Appendix on P/E Ratios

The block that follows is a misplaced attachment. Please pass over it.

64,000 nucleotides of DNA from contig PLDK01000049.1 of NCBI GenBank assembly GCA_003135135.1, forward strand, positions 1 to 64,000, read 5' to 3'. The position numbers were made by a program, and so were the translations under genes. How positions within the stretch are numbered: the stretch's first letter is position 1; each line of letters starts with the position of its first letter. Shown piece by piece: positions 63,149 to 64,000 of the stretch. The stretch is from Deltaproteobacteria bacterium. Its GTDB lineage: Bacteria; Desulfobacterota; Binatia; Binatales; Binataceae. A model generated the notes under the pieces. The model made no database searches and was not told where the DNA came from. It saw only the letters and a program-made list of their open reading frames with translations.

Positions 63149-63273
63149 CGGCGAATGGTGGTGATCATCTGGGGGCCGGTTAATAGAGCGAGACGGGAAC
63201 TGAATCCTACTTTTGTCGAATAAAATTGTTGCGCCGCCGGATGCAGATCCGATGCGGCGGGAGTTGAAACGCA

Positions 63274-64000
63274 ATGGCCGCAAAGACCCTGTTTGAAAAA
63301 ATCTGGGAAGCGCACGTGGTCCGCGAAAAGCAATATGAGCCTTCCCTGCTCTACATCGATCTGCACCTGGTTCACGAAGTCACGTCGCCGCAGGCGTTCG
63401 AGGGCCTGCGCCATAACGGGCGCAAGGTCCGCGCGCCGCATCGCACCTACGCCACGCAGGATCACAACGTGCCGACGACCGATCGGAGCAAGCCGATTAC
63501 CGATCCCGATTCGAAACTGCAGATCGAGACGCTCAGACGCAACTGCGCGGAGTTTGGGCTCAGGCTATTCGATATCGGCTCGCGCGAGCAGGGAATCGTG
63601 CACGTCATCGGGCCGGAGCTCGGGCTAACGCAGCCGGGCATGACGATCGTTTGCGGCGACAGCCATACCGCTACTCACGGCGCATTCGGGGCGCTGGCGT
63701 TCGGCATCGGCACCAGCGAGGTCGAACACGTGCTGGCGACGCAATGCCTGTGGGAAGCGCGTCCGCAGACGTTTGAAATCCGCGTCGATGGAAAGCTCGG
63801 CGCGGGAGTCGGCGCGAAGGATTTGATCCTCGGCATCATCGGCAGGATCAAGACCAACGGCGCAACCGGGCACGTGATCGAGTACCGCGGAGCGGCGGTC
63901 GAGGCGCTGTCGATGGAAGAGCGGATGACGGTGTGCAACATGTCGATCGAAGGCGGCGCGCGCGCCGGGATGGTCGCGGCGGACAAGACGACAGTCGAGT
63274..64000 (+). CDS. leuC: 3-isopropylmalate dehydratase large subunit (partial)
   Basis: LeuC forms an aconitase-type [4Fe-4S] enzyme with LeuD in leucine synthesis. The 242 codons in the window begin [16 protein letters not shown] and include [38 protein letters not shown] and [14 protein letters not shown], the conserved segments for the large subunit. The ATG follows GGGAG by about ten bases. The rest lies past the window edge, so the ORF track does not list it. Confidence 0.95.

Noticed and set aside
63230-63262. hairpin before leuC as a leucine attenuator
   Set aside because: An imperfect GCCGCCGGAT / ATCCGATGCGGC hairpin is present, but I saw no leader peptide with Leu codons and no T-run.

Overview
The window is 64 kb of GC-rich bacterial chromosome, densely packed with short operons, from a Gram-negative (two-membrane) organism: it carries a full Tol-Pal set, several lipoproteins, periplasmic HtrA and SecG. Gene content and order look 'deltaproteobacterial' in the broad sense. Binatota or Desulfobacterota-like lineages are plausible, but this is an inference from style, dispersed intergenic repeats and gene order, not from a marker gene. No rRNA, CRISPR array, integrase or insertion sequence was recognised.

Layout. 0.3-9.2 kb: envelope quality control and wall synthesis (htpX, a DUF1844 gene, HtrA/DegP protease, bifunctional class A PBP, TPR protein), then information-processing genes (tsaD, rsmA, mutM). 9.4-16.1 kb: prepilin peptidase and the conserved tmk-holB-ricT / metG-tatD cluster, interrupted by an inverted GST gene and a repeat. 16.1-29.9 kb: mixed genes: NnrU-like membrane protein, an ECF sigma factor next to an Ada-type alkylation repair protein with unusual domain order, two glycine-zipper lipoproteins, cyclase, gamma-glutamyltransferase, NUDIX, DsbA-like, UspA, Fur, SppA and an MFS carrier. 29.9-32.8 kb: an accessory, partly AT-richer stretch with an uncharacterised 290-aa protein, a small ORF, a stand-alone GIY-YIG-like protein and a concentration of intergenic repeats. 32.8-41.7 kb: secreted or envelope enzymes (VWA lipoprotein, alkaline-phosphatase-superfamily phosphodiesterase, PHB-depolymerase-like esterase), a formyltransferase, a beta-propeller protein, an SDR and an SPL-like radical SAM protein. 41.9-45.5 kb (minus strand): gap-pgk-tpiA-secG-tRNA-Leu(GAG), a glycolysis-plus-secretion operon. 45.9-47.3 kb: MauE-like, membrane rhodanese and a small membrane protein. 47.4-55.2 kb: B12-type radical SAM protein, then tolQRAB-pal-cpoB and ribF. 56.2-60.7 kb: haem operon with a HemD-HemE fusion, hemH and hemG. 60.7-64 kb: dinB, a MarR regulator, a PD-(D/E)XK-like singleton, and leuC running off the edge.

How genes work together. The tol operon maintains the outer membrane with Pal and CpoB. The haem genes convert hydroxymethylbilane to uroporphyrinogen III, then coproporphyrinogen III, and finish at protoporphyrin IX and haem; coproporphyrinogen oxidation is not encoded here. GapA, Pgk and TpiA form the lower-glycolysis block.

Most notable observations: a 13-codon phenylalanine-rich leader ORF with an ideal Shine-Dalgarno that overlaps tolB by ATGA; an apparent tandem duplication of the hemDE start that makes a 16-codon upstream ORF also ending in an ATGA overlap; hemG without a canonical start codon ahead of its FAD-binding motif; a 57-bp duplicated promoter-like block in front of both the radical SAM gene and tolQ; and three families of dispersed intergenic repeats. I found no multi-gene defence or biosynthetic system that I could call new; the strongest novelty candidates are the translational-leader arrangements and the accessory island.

A P/E ratio is a Price-to-Earnings ratio (a stock’s current share price divided by the stock’s EPS, earnings-per-share, for the last year). The P/E ratio for a stock can be expressed in two other ways to give investors extra information; Forward P/E means the current share price divided by the average analyst expectation for the stock’s EPS for next year, and P/E (ttm) means Price-to-Earnings ratio (trailing twelve month) and this is just calculated by taking the current share price and dividing it by the stock’s EPS for the past twelve months (past 4 quarters). Investors want to see a stock’s Forward P/E ratio be lower than the stock’s current P/E ratio, which would show that analysts expect the stock’s EPS to grow in the next year, and obviously how much lower it is also plays a big part. Investors look at P/E (ttm) because it can give them a more up-to-date view of whether or not the stock is overvalued. When looking at a stock’s P/E ratio, investors will look to see how the stock’s current P/E ratio compares to the P/E ratio of its competitors, the stock’s historical P/E range, the stock’s Forward P/E ratio, the P/E ratio of the industry as a whole, and the P/E ratio of the market (the S&P 500 for example). If a stock’s P/E ratio is higher than one of the things I mentioned above (with the exception of Forward P/E) then the stock might be overvalued. A P/E ratios can be calculated for a specific stock, a group of stocks, or an index (as I described above using the S&P 500). Ultimately, looking at P/E ratios is only useful if you put a company’s P/E ratio in perspective… I can go into more detail about what I mean by that if anyone is interested.